Table 1 Laboratory findings of the patient

Abdominopelvic computed tomography (CT) scan without contrast revealed evidence of enhancing hypoheterogenous exophytic large mass 150 × 118 × 77 mm (mm) with internal necrosis and origin of ascending colon. Also, a prolonged corticomedullary phase with moderate hydroureteronephrosis in the right kidney (Fig. 1) and one stone measuring 6 mm with two small stones in the lower pole of the left kidney were seen. Mild fluid was in the pelvic, and retroperitoneum was normal without lymphadenopathy.

Fig. 1
figure 1

Abdominopelvic CT scan with contrast shows onset of hydronephrosis in the right kidney

Due to anemia and abdominal mass, colonoscopy was requested. Colonoscopy was done under anesthesiologist care. Anus, rectum and sigmoid were normal. The pressure effect on the sigmoid was seen. Descending colon, transverse colon, ascending colon and, cecum were normal.

Spiral abdominopelvic CT scan with contrast showed extensive wall thickening of terminal ileal loops in the right lower quadrant extending to the cecum and proximal part of ascending colon associated with surrounding fat stranding to form a large mass in the right lower quadrant (Fig. 2). Although lymphoma is prevalent in lupus patients, we did not found any lymphadenopathy or splenomegaly, so more evaluation was recommended.

Fig. 2
figure 2

Sections of spiral abdominopelvic CT scan with contrast show a large mass surrounding with fat

The one-third distal part of the ureter invaded by mass caused mild right-side hydroureteronephrosis delayed secretion (Fig. 2). Due to acute ureteric obstruction and less likely pyelonephritis, a striated appearance was also present. Other abdominopelvic organs were normal. Ureteric double J catheter inserted for the patient.

The patient underwent laparotomy. A mass was seen in the terminal ileum and ascending colon with retroperitoneal adhesion and invasion to the right ureter behind it. The mass resected with the ileum terminal and the ascending colon to the splenic flexion. The resected specimen was sent to the pathology laboratory. The specimen was cut to multiple pieces in eleven blocks and 10% of it embedded. Both unlabeled surgical resected margins were viable. Basidiobolomycosis infection was confirmed on terminal ileum and ascending colon segmental resection (Figs. 3, 4, 56).

Fig. 3
figure 3

 A and B shows resected mass measuring 14 *7*6.5 cm with creamy—gray color and rubbry consistency that distance from one margin is 5 cm and other margin is 2 cm

Fig. 4
figure 4

Section from bowel mass resection (A–C) shows severe acute and chronic inflammation with granuloma (A, blue arrow shows granuloma) surrounded by eosinophilic materials (splendore—hoeppli phenomenon) which are seen by hematoxylin and eosin (H&E) stain (see black arrows) (× 40, B and × 400 )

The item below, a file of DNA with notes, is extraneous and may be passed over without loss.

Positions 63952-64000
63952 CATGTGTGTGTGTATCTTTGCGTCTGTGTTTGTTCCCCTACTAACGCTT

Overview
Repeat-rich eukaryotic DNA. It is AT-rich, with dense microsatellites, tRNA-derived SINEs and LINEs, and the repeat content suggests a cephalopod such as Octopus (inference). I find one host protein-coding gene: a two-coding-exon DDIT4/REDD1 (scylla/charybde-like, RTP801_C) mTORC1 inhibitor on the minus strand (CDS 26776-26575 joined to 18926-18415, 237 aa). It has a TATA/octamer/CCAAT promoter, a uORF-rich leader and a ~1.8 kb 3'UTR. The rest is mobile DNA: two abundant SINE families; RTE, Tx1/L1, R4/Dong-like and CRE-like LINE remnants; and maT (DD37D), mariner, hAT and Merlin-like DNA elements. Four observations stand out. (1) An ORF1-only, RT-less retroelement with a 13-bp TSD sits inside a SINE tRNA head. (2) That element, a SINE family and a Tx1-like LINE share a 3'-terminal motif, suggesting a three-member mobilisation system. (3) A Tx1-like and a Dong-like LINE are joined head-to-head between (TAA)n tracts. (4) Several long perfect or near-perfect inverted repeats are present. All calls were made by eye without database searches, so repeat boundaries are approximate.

Fig. 5
figure 5

Eosinophil infiltration within the tissue is seen by H&E stain(see black arrows) (× 400)

Fig. 6
figure 6

Periodic acid–Schiff (PAS) stain of the excised bowel. Broad septate thin walled fungal hyphae is seen (see black arrows) (× 400)

Itraconazole administered 200 mg per kilogram (mg/kg) every 12 h for 3 months and amphotericin B deoxycholate 1 mg/kg/day for 3 weeks. The patient was discharged home uneventfully and no complication was observed. The patient’s dyspepsia relieved and he gained weight.

Discussion and conclusions

Basidiobolomycosis is a tropical fungus that primarily affects the skin. The stomach, small intestines, colon, and liver are among the major organs that can be affected [12, 13]. Nonspecific signs and symptoms make diagnosis difficult [14]. A prompt and accurate diagnosis is critical, especially when there are signs of obstruction or sepsis.

Individuals with an increased risk of basidiobolomycosis including past medical history of uncontrolled diabetes mellitus (particularly with ketoacidosis), prolonged neutropenia, prolonged corticosteroid use, hematological malignancy, organ transplant, iron overload, acquired immunodeficiency syndrome (AIDS), injection drug use and trauma/burn [12]. Furthermore, the disease has a male predilection, according to a study [2]. Our patient had risk factors including male gender and history of using corticosteroid for about eight years.

Since this fungus is an environmental saprophyte that can be found in soil and decaying vegetables and fruits, dirt or feces ingestion, or food contaminated by either, appear to be the routes of infection [15]. Our patient had been in contact with soil constantly due to his job as a farmer which could be the source of infection.

Considering that in previous case report and review studies patients were mostly children about one to ten years old, so pediatricians might consider it among their differential diagnosis [16,17,18].